Systemic Review: Prevalence and Epidemiology of Combat Blast Injuries

A recent systematic review of the current medical literature on blast-related injuries among Operation Enduring Freedom (OEF), Operation Iraqi Freedom (OIF), and Operation New Dawn (OND) service members from 2001 through 2014 found limited information about the true incidence (number of new cases that develop over a specific time period for deployed population) and prevalence (proportion of deployed population who have or had a blast-related injury in a given time period) of bomb-blast injury. The review of the literature, conducted by the Evidence-based Synthesis Program (ESP) center based at the Minneapolis VA Health Care System, also found limited evidence on outcomes associated with blast versus non-blast traumatic brain injury (TBI).

Accurate assessment of the risk and number of blast-related injuries, as well as their long-term outcomes, is important given the greater use of improvised and other explosive devices in the Afghanistan and Iraq Wars relative to prior conflicts. Additionally, understanding the differences between TBI related to blast exposure and TBI due to other mechanisms can affect treatment options and management. Gathering data in both of these areas is a critical first step in injury prevention, treatment, and health system resource management.

Six studies, three of which were derived from the same data set, provided information about the incidence and prevalence of blast-related injuries in the deployed population at risk. Thirty-four studies reported on blast versus non-blast TBI, but most were small studies of individuals presenting to medical facilities and undergoing treatment with outcomes assessment at different time points following blast exposure. Few studies reported information about the blast exposure (e.g., blast mechanism, distance from blast, or history of blast exposure). Below are the main report findings on incidence, prevalence, and blast versus non-blast TBI.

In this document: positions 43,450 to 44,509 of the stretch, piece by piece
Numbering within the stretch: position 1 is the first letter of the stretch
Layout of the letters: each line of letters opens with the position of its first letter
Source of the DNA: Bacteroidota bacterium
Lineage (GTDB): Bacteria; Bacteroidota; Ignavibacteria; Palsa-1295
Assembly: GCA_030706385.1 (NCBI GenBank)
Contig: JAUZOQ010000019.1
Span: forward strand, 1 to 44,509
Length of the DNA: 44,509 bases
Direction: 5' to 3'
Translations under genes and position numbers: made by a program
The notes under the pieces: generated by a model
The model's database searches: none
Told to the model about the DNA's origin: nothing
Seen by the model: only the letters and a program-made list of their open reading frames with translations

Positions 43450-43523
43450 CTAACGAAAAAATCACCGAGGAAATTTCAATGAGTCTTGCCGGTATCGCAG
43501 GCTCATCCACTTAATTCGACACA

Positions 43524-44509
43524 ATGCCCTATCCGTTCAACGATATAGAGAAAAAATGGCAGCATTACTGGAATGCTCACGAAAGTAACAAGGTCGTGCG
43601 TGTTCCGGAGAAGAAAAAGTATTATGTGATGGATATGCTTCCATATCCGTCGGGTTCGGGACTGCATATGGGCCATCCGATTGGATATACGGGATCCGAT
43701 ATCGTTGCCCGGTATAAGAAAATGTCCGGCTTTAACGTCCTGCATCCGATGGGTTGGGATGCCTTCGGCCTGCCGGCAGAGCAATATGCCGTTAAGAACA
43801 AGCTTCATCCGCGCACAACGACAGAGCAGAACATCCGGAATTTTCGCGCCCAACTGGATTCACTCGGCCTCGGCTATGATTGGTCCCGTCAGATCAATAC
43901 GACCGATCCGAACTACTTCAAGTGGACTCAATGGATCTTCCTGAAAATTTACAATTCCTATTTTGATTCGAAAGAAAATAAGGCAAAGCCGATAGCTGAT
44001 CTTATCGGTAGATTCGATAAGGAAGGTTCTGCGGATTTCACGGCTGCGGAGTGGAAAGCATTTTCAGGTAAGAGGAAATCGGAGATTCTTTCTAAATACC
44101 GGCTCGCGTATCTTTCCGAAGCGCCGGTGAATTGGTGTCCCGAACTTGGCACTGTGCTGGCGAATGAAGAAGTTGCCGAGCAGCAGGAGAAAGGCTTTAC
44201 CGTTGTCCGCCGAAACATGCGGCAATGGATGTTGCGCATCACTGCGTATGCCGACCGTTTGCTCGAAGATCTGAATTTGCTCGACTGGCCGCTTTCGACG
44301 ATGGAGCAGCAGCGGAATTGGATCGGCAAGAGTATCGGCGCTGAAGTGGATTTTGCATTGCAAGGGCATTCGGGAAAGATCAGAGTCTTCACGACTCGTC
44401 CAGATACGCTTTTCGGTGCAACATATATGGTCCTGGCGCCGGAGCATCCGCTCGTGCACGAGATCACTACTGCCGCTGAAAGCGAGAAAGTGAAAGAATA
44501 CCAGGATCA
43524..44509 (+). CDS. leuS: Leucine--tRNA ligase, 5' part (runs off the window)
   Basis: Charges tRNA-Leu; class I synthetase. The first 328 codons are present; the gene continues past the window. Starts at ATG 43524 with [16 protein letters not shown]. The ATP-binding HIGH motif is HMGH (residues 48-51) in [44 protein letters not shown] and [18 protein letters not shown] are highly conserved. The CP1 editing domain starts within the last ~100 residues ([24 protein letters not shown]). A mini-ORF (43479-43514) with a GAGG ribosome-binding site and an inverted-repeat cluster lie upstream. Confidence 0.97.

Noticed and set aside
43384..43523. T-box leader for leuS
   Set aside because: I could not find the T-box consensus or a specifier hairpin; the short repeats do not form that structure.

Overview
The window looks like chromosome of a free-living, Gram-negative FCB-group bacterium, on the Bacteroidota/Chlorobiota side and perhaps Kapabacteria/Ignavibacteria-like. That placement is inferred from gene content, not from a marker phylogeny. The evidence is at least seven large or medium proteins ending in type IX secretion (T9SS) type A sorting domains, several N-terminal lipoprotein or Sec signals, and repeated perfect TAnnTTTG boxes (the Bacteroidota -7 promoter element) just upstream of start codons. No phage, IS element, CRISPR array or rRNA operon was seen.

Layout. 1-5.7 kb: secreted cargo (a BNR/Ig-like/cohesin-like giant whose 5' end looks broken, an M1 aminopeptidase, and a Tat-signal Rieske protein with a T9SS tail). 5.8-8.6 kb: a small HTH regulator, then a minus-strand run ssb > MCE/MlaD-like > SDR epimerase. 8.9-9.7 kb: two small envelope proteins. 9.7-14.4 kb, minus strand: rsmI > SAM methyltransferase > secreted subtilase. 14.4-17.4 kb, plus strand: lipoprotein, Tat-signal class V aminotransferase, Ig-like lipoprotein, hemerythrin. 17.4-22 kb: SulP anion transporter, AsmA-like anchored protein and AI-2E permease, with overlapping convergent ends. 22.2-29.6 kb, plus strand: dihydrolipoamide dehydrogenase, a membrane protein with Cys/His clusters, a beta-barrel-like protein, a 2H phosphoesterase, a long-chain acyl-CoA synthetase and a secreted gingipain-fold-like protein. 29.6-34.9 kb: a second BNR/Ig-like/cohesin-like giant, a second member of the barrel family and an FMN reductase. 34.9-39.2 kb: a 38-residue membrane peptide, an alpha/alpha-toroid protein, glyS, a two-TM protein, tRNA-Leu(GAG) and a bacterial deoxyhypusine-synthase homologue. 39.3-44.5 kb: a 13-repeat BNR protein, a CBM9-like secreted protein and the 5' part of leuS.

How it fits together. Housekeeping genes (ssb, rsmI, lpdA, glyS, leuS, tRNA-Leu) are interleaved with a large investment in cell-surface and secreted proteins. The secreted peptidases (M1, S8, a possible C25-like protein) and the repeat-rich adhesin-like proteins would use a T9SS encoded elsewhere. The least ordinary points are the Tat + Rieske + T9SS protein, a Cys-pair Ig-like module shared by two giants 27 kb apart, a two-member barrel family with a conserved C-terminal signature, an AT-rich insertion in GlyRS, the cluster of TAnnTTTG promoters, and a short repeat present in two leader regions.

• The reported explosion injury incidence ranged from 4.5/1,000 deployed in 2005 to 1.7/1,000 deployed in 2009.
  • During the Iraq troop surge (2007) explosion injury incidence was particularly high (83/1,000 deployed in a US Army Brigade Combat Team).
  • Musculoskeletal explosion injury incidence (fractures, amputations, neurological injuries, joint dislocations, and soft tissue injuries) ranged from 3.5/1,000 deployed in 2005 to 1.3/1,000 deployed in 2009.


  • Nearly three-quarters of all combat injuries from 2005 to 2009 (31 per 10,000 deployed) were due to explosions.
  • A high proportion of musculoskeletal injuries (82%; 23 per 10,000 deployed) and spinal injuries (75%; 3 per 10,000 deployed) between 2005 and 2009 were due to explosions. Of the musculoskeletal injuries, 80% of axial skeletal and extremity fractures, 94% of amputations, and 85% of soft tissue injuries were explosion-related. Another study reported explosion-related amputations in 4 per 10,000 troop-years (Iraq) and 9 per 10,000 troop-years (Afghanistan) from 2001 to 2011.

Blast versus non-blast TBI

  • Blast and non-blast TBI groups had similar rates of pain, vision loss, vestibular dysfunction, functional ability, depression, sleep disorders, alcohol misuse, and post-concussive symptoms.
  • Comparative outcomes in individuals with blast versus non-blast TBI were inconsistent across studies with regard to PTSD diagnosis or symptom severity, hearing loss, cognitive function, and headache in blast and non-blast TBI groups.
  • Mortality, burn injuries, limb loss, and quality of life were rarely reported.

Report authors concluded that to more adequately address questions about consequences of blast exposure, future research efforts should focus on comprehensive and consistent documentation at the time of and following blast exposure and more complete analyses of databases that may already have captured blast exposure information.

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